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Annulment of marriage in Australia

An annulment of a marriage is not the same as a divorce, but a legal declaration that a marriage between two parties is null and void from the start. Annulments in Australia are governed by The Family Law Act 1975 (Cth). According to the Act, when there is a question about the validity of a marriage, the marriage may be declared invalid by the Federal Circuit and Family Court of Australia. This is known as a declaration of nullity.

Is my marriage invalid?

A declaration of nullity means it has been found that even though there was a marriage ceremony with a marriage officiant, there was no legal marriage between the parties. An invalid marriage may be determined by the Court on the following grounds:

  • the parties were in a prohibited relationship (i.e. the marriage was between family members);
  • one or both of the parties were already legally married at the time (bigamy);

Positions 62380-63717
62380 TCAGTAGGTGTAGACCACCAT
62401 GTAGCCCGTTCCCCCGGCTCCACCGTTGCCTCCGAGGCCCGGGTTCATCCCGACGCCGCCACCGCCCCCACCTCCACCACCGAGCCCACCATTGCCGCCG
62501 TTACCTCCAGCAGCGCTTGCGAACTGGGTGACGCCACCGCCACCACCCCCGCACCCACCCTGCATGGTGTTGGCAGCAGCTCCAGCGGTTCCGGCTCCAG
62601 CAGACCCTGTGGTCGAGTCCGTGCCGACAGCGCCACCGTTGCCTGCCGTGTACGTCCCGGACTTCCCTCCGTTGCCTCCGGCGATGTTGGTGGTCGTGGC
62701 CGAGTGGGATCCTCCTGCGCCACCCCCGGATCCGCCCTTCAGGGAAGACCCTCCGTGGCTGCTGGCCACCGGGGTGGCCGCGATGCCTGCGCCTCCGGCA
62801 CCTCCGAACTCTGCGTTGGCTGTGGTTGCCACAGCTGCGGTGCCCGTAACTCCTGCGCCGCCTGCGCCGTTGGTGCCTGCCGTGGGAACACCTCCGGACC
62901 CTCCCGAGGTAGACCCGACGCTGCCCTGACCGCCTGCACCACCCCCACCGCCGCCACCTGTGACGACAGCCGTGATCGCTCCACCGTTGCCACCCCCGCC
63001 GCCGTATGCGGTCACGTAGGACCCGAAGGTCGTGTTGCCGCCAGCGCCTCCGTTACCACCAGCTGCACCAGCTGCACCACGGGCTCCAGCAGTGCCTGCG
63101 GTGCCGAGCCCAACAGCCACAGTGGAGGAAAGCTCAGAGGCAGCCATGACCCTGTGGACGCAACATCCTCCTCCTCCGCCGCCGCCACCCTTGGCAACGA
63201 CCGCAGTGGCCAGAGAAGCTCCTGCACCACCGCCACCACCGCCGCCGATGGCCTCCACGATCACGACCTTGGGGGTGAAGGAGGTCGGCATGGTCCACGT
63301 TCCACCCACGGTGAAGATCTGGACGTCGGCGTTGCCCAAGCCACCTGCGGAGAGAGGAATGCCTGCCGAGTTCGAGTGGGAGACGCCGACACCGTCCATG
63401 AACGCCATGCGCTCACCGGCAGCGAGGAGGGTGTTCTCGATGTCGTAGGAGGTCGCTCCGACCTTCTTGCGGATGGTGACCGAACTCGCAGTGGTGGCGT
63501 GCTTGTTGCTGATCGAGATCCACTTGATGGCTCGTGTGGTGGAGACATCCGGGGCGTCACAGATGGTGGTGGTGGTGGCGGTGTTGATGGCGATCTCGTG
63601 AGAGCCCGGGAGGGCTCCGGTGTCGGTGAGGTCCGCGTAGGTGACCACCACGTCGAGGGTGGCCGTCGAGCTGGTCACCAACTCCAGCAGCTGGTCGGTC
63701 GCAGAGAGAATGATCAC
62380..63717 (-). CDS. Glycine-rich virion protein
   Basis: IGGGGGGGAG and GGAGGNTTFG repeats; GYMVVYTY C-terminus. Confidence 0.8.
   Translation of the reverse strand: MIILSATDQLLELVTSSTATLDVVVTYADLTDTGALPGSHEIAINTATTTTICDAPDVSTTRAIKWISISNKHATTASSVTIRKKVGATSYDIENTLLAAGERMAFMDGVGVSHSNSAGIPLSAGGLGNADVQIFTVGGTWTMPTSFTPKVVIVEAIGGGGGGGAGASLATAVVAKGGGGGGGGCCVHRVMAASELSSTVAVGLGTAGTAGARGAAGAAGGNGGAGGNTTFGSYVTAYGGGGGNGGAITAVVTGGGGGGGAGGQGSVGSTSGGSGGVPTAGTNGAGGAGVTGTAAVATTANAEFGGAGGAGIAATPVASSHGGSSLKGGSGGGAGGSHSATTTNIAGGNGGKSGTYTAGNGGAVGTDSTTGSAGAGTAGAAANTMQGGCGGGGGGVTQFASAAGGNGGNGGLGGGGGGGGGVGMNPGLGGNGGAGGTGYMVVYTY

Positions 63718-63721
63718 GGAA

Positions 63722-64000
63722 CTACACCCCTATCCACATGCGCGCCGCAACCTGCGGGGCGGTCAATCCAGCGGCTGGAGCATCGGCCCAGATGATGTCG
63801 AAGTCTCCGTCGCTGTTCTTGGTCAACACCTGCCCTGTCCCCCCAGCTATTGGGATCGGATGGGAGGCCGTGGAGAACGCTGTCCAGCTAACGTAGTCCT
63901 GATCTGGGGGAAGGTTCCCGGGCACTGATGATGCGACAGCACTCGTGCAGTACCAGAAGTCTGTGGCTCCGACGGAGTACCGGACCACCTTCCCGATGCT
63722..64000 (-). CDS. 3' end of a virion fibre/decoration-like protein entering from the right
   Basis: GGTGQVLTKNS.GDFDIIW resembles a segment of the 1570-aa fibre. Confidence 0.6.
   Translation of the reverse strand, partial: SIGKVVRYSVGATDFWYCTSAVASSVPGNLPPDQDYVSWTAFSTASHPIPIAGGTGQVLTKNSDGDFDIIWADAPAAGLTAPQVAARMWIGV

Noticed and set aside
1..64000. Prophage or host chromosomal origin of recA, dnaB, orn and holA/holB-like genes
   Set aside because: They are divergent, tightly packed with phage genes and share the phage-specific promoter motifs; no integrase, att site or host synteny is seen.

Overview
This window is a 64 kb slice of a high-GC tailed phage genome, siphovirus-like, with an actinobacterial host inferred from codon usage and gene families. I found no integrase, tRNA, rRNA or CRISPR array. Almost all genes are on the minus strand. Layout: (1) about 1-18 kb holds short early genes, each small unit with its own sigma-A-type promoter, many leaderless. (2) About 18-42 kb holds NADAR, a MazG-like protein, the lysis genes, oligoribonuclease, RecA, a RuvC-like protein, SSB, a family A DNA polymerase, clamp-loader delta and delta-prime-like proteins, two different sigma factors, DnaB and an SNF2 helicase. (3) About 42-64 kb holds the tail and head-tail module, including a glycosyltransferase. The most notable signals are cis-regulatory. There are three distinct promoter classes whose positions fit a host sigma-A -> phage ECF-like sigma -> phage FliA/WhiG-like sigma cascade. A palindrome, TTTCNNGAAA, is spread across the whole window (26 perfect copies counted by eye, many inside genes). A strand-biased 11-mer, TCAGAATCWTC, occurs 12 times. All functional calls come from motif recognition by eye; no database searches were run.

• one or both of the parties were not of marriageable age;
  • one or both of the parties did not give their real consent to the marriage; or
  • the marriage is invalid under section 48 of the Marriages Act 1961 (Cth).

It is particularly important to understand that the Court will not declare a marriage invalid on the following grounds:

  • non-consummation of the marriage;
  • never having lived together;
  • family or domestic violence; or
  • other reasons in relation to incompatibility.

What is the difference between an annulment and a divorce?

Divorce is the formal legal ending of a valid marriage. It is separate and distinct to an annulment, which can only be granted in specific circumstances that deem the marriage to be invalid. Essentially, an annulment dissolves a marriage as if it never occurred, whereas a divorce ends a marriage whilst still recognising that it took place.

Unlike with a divorce, there is no required 12 month separation period when making an application for a decree of nullity. Further, once the Court grants a decree of nullity, it becomes effective immediately.

How do I apply for nullity?

To apply for nullity, an initiating application must first be filed to the courts and served to the other party. In addition to this, you will need to prepare an affidavit outlining the facts relied on to have the marriage annulled including the details of the marriage ceremony. Once this has been completed and served, the other party will have an opportunity to respond.

If you are looking to apply for nullity and require legal assistance, send through any enquiries to [email protected] or you can contact us on 08 8414 3400.